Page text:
Desert rose cannot endure frost or prolonged cold. Once temperatures reach 50 F, the plant will drop its leaves and trigger dormancy. To keep your plant alive, remove the plant from the outdoors. You can bring the plant inside, stop watering it, and place it somewhere it will not freeze, like a garage or basement that remains above freezing. It will not need care or light until the spring. Once the warmer temperatures return, slowly give water, place in a window with sun exposure, and gradually reintroduce your plant to outdoor life.

How to Get Desert Rose to Bloom

Adenium flowers about seven to eight months after sowing, depending on the cultivation conditions. To encourage blooming, make sure your plant gets at least six hours of sunlight and provide fertilizer at least once a month during spring and summer. If your plant was recently repotted, it may be putting its energy into developing new roots instead of flowers. Give it time to adjust to its new growing environment.

Common Problems With Desert Rose

Desert rose is a relatively disease- and pest-free plant. The biggest problem affecting this plant is overwatering. When growing conditions are out of whack for a plant, it reduces its natural defenses, and pests or diseases creep in.

Yellowing Leaves or Leaf Drop

A common sign of root rot is yellowing leaves or sudden leaf loss. A fungus causes root rot. If caught early enough, you may be able to save the plant. You will need to remove damaged leaves and stems and unpot the root ball. If you notice any blackened, mushy root, cut away the damaged root with a sharp knife. Between cuts, sterilize the knife. Apply a fungicide, according to the instructions. Replant the remaining root in a well-draining potting mix.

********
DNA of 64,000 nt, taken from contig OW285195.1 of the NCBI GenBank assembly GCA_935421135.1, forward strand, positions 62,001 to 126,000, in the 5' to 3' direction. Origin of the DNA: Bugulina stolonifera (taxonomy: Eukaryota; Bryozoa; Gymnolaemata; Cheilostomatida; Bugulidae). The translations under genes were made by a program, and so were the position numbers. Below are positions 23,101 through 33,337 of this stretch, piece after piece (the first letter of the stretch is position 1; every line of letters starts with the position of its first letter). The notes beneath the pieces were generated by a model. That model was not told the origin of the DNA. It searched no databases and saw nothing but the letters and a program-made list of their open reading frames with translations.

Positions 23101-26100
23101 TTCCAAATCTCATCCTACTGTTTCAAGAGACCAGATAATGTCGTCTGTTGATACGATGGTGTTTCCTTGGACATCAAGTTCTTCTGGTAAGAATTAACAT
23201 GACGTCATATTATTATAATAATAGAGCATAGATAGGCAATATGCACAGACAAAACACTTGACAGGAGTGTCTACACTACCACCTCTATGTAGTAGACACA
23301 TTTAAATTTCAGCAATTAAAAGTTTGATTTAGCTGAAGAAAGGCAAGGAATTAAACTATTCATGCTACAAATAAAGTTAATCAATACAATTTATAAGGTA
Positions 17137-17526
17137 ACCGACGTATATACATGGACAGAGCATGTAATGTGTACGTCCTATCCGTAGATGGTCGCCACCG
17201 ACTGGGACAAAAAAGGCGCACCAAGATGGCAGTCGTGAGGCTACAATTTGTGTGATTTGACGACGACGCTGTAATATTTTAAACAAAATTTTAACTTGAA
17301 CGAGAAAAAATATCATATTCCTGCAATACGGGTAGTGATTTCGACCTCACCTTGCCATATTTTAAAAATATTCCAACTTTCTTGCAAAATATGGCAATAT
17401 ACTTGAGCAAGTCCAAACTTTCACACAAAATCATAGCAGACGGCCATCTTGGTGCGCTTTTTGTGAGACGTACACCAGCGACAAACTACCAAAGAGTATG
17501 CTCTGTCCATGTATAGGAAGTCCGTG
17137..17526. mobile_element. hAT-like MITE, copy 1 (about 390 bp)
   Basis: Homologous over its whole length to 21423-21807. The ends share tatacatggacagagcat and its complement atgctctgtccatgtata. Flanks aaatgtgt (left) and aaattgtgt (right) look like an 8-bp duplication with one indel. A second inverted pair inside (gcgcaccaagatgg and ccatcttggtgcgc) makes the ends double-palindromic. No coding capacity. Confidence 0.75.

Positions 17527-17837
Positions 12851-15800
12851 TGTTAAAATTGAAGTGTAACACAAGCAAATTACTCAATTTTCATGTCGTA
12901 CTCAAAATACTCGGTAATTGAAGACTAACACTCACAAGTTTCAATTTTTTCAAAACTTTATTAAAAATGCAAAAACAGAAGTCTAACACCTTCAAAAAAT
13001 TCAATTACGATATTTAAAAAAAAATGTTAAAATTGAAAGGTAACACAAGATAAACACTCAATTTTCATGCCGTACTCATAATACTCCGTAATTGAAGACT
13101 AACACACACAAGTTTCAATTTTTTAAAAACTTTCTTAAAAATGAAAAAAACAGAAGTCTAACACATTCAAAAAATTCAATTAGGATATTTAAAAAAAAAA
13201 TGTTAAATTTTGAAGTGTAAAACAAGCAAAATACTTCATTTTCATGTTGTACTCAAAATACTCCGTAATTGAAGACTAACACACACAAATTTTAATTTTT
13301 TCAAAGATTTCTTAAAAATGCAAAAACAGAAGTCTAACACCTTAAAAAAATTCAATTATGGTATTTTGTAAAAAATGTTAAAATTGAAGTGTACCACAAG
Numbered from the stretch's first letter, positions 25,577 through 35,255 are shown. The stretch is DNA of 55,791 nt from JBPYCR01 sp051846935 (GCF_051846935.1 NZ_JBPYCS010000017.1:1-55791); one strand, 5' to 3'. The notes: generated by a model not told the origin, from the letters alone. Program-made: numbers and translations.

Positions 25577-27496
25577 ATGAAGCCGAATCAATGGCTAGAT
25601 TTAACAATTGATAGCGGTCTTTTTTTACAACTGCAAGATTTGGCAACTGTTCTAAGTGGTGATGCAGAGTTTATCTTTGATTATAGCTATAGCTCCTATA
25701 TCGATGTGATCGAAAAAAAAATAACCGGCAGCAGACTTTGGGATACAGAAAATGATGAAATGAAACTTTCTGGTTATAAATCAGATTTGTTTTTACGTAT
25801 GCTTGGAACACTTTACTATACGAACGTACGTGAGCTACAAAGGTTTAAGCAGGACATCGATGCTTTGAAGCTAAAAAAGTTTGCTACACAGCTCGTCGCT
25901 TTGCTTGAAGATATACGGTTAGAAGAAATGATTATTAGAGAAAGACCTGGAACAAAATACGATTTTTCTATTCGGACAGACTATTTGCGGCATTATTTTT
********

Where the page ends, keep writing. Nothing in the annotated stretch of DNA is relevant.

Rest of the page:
Spotting on Leaves

Powdery mildew leaves blister-like marks on the upper leaf surfaces. It can lead to distorted growth and a white powdery-looking substance on the leaves, stems, and buds. This tends to spread more often during cool, damp nights and warm days. Powdery mildew does not like water. Mist the plant leaves and apply a fungicide, according to the instructions on the package. Prune when stems and branches bunch up; having adequate spacing between plants reduces the risk of powdery mildew.

Speckling of Lower Leaves

Spider mites are the most common pest to go after desert rose plants. They feed by sucking sap, primarily from the underside of the leaves. Leaf speckling leads to complete discoloration and eventually leaf death. To detect spider mites, shake the infected foliage over a piece of white paper; spider mites appear as small dots. You will also notice fine webbing and eggs on the underside of the leaves. To get rid of a small infestation, use a forceful spray of water on the underside of all the leaves. Repeat this every several days. You can also use insecticidal soap or neem oil for mite control. Make sure you apply it to the underside of the leaves and all the lower surfaces of the plant.

FAQ
  • Is desert rose easy to care for?

    Desert rose is an easy plant to keep and resistant to drought and most pests and diseases.

  • How fast does desert rose grow?

    Desert rose is a slow-growing plant not growing more than a foot a year.

  • How long can desert rose live?

    This plant is a long-lived plant; in the right conditions, it can span centuries.

Article Sources
The Spruce uses only high-quality sources, including peer-reviewed studies, to support the facts within our articles. Read our editorial process to learn more about how we fact-check and keep our content accurate, reliable, and trustworthy.
  1. Hossain, Md Amzad. “A Review on Adenium Obesum: A Potential Endemic Medicinal Plant in Oman.” Beni-Suef University Journal of Basic and Applied Sciences 7.4 (2018): 559–563. Print.

  2. American Society for the Prevention of Cruelty to Animals. “Desert rose." Aspca.org. N.p., n.d. Web.